Australia is a small but effective player in the civil and military space domain.
Back when I was Defence Minister in the 1980s it was the platforms in the land, sea and air domains that dominated strategic thought.
It was possible to see space systems emerging and likewise cyber. The Defence Strategic Review comprehensively brings together the five domains to fashion the national defence. It is clear we have to prioritise.
We have an ally with massive space technological capacity. It is now more willing to allow us onto its platforms, engaging allies in a new level of collaborative endeavour.
That that was a desirable prospect became clear in the 1980s. Our value was established in the 1960s when it was clear that the satellite systems underpinning most facets of American military endeavour required southern hemisphere installations. In the 1960s our geographical significance, and hence continuing leverage, was made clear with the establishment of Joint Facilities at Pine Gap, Nurrungar and North West Cape. They have in the last decade been added to by other installations (also at North West Cape) linked directly to monitoring, among other functions, threats posed to satellite systems by space based junk.
It was in the 1980s that the functions of those facilities were effectively merged into the Australian order of battle. Both Pine Gap and Nurrungar saw the incorporation of a large number of Australians into all elements of their operations. We also obtained the right to occasionally use a Pine Gap controlled satellite for our regional purposes. Nurrungar has been rendered unnecessary, but its functions as a redundant capacity now, have been shifted to Pine Gap. The 1991 Gulf War has been labelled the “first space war.” The veil of an aspect of our role was lifted by then Defence Minister Robert Ray, by his informing the Senate of Nurrungar’s role in alerting Israel to an Iraqi missile attack.
An excellent publication laying out the evolution of our alliance collaboration – “The space between alliance and self-reliance” by Dr Tristan Moss of the United States Studies Centre – is essential reading.
While not yet at the pinnacle of space technology, we are recognised for our niche excellence, particularly in areas synergising with artificial intelligence and remote sensing. We are engaging with space as both an enabler and as an industry in and of itself. On the one hand, our prime economic sectors, like iron ore production, are already major beneficiaries of space-enabled technologies, operating without intervention. On the other hand, we are poised to become more influential with the extraction and processing of critical minerals essential for the construction of advanced technologies such as satellite and communication systems.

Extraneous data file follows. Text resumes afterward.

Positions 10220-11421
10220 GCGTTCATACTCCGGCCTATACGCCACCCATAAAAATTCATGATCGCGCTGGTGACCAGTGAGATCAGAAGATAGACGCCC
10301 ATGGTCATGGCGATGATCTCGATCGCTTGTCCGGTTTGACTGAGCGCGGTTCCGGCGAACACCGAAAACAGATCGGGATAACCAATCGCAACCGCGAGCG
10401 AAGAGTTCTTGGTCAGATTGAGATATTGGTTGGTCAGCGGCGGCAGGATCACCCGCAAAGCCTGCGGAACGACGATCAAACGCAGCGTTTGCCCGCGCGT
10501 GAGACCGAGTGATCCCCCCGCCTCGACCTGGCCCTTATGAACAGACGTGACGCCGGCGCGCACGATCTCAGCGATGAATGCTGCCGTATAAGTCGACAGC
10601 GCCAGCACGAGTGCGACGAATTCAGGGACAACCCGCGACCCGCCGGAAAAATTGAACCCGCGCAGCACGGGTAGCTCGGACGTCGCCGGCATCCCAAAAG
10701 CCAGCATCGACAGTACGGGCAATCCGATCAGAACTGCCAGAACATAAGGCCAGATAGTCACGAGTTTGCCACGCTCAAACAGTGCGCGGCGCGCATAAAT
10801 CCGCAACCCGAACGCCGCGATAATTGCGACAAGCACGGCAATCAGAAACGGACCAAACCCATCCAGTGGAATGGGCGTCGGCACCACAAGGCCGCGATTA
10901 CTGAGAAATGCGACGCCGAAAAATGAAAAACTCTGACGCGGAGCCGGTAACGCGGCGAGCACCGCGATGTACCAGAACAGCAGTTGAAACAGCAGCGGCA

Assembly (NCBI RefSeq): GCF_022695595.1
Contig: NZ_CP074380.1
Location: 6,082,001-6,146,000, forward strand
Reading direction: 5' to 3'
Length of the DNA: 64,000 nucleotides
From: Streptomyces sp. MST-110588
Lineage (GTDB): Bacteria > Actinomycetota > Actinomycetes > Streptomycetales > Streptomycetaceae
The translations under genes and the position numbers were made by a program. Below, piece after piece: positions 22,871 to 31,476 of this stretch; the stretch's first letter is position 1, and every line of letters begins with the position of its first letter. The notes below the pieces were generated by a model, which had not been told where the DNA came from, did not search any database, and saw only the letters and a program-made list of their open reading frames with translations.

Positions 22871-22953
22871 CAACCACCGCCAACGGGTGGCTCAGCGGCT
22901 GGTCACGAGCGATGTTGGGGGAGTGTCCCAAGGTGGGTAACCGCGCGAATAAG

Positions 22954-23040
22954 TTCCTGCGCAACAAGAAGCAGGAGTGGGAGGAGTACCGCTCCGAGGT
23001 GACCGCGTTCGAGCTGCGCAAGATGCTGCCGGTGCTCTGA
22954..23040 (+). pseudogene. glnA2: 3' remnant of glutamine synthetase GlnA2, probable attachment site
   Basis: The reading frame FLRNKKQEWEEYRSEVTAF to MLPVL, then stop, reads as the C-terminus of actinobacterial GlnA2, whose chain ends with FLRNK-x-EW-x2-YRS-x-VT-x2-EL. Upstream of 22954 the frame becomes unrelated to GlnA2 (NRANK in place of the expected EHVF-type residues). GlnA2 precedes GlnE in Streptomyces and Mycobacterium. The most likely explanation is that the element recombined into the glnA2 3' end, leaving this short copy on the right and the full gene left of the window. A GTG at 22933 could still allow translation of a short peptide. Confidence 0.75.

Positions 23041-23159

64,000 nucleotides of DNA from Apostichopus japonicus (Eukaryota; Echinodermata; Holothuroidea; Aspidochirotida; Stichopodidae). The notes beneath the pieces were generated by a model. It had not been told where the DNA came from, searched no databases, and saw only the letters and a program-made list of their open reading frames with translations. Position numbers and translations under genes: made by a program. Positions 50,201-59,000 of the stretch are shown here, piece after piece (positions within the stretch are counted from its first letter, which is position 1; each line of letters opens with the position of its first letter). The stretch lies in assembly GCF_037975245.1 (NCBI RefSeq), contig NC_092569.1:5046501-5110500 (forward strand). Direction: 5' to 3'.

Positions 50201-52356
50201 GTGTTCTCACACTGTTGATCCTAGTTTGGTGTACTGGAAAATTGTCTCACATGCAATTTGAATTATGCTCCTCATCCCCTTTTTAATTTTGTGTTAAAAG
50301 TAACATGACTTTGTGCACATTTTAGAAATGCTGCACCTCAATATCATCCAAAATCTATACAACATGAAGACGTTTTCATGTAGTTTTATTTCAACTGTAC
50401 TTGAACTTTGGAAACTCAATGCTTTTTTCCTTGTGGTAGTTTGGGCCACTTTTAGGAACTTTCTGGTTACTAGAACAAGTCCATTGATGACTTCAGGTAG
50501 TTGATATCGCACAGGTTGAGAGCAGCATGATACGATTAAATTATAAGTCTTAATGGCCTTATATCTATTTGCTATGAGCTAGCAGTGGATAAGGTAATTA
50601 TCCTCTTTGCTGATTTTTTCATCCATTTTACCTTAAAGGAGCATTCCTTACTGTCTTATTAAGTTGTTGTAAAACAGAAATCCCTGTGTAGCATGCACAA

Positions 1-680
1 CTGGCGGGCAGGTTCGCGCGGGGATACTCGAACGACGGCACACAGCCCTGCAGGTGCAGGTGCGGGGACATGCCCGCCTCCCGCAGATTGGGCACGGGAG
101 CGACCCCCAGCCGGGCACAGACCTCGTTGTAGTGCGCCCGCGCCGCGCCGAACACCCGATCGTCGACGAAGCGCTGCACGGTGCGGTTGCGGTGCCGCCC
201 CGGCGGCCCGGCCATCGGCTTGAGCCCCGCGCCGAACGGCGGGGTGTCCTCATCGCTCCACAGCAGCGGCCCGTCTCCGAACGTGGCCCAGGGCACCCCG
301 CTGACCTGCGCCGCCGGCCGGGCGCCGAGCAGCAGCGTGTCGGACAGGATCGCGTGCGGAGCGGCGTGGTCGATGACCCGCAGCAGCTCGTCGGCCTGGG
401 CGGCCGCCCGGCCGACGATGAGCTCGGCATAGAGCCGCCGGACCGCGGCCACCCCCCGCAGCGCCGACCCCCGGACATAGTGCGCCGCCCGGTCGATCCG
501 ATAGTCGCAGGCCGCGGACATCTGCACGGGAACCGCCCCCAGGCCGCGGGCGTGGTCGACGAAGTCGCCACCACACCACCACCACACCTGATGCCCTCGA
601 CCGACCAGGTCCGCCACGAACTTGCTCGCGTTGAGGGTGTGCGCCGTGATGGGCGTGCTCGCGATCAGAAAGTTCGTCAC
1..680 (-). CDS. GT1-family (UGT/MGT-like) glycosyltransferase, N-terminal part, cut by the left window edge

Space cannot be an afterthought in a five-domain warfare strategy; it is as crucial as land, sea, air, and cyber.
Satellite guidance, earth observation intelligence, and communication are not mere conveniences but essentials; particularly as emerging threats in our region amplify the need for truly military-grade, cyber-secured, and redundant systems to ensure we can survive the intensity of any counterspace threat.
Our alliance with the US is fortified through our shared space endeavours. These collaborations are not merely strategic alignments but are foundational to our joint security architecture. Space capabilities are integral to this partnership, enhancing our interoperability and collective defence initiatives. We can’t, for example, target our long-range missiles against moving targets without accessing American systems.
In crafting a future where space is a co-equal domain, the government will continue to invest in space technology. Space cannot be an afterthought in a five-domain warfare strategy; it is as crucial as land, sea, air, and cyber. Our government’s commitment to investing in an advanced and resilient military satellite communications project, JP9102, is a clear indicator of this understanding.
The role of defence primes in developing a sustainable Australian space industry cannot be overstated. Companies like Lockheed Martin exemplify the role that defence primes play in developing a sustainable Australian space industry. They don’t just invest; they cultivate local expertise and sovereign capabilities through relationships that often extend beyond any one program. Small and medium enterprises are among those that have benefited from these endeavours, exemplifying how Australian firms are excelling and integrating into the niche high-technology space sector.
This privatised, collaborative model is what I envisioned as Defence Minister as we did Defence industry reform – Australian companies learning from primes, scaling their operations, and thriving amid high technology.
For researchers, the contribution is equally vital. Their partnerships with industry supporting the realisation of sovereign capability are essential in propelling our space ambitions. We must foster innovation so that Australian inventiveness can contribute meaningfully to this domain.
The space domain is integral to ensuring Australia’s national interests are advanced and protected. Government, industry and researchers must continue to work in concert so that our future as a nation is written not just on Earth, but in the skies above.